Business agreements between companies operating in different jurisdictions often have “choice of law” provisions that govern which jurisdiction’s laws will apply to the business relationship. If a dispute arises, then a choice-of-law provision usually resolves the issue of which law is to be applied to address any issue or dispute. We touched on a slightly related matter in our previous post on choosing the appropriate state in which to form your business.
Without carefully drafted choice-of-law provisions in their contracts, California companies doing business with organizations in other states may encounter significant legal obstacles. Matters can become more complicated, especially if one of the companies is based in another country. To address some of these conflict-of-law issues, the Uniform Law Commission revised the 1984 Uniform Fraudulent Transfer Act (UFTA), which is now known as the 2014 Uniform Voidable Transactions Act (UVTA).
In particular, the changes discussed here pertain to fraudulent transfers by debtors. As the Uniform Law Commission puts it, “A fraudulent transfer occurs when a debtor intends to hinder, delay, or defraud a creditor, or transfers property under certain conditions to another person without receiving reasonably equivalent value in return.”
So, in the absence of a choice-of-law provision, how do you determine which jurisdiction’s laws will apply in cases involving allegedly fraudulent transfers? Under the new rules drafted by the Uniform Law Commission, the answer is fairly straightforward. The applicable laws are the ones of the jurisdiction where the debtor is located at the time of the transfer. The question, then, is how to define a debtor’s location. If the debtor is an individual, then the debtor’s location is his or her primary residence. If the debtor is a company that does business at only one location, then the debtor is located where the business is conducted. If the debtor is a company doing business at numerous locations, then the debtor’s location is the company’s chief executive office.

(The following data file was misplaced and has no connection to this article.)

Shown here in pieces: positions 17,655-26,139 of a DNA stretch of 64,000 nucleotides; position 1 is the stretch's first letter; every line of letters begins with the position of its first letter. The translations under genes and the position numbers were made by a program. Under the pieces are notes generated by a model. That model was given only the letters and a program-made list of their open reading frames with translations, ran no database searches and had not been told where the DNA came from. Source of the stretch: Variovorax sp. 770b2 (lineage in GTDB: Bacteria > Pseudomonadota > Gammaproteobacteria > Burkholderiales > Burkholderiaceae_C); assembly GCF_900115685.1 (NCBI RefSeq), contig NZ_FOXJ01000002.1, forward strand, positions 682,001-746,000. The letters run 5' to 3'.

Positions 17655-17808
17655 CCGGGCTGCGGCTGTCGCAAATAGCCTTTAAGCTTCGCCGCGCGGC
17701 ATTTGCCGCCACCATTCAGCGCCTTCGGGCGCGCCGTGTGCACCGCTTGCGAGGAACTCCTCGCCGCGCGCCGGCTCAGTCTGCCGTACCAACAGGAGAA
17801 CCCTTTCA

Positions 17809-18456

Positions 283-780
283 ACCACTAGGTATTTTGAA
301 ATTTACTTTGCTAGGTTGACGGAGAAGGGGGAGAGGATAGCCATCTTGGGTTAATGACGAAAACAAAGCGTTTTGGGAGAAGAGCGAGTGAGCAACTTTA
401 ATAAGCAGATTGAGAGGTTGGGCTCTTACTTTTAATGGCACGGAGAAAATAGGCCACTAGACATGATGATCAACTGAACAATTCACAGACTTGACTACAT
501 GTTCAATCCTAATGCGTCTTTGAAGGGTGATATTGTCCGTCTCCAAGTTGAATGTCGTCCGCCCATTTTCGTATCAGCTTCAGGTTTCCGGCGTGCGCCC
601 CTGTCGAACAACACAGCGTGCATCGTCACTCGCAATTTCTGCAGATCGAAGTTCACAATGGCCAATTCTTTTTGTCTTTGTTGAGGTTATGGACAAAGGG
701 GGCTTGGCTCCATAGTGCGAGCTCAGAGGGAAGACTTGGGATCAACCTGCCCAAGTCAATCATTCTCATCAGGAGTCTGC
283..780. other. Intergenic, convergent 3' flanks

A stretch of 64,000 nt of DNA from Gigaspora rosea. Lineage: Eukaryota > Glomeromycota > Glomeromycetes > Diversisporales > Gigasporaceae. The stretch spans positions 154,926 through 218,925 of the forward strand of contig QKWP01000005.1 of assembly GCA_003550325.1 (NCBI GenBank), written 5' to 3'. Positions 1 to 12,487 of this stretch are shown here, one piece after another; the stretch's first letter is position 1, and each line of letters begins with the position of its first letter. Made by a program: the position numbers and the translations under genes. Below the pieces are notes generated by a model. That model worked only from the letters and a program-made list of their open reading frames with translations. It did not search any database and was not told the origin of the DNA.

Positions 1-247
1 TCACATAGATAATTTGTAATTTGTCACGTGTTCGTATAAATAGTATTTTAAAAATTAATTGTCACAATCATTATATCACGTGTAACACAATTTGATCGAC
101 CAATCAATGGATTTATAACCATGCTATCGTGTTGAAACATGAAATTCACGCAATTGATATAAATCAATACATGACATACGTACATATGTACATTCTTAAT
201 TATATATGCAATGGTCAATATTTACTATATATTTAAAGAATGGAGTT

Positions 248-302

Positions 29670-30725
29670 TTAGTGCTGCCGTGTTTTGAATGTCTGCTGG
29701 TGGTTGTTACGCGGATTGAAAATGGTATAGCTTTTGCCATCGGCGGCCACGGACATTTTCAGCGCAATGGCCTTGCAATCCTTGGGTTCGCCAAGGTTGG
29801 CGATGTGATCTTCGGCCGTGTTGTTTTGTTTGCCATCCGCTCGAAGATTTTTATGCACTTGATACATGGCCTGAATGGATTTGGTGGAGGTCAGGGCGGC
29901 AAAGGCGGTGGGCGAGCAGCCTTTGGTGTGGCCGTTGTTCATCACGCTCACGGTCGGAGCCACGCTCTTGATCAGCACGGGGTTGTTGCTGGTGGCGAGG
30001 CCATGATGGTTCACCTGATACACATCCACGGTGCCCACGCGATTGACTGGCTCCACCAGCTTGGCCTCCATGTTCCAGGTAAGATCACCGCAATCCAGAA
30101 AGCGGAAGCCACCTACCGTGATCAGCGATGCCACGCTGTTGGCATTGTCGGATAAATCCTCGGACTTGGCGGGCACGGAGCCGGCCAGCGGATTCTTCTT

Of course, you can avoid conflict-of-law disputes by ensuring that your contracts contain choice-of-law provisions.
For more on resolving business disputes, please visit our commercial litigation overview.
Source: Forbes, “The Uniform Voidable Transactions Act and Conflict of Laws,” Jay Adkisson, July 22, 2014
Source: Uniform Law Commission, “Fraudulent Transfer Act Summary,” 2014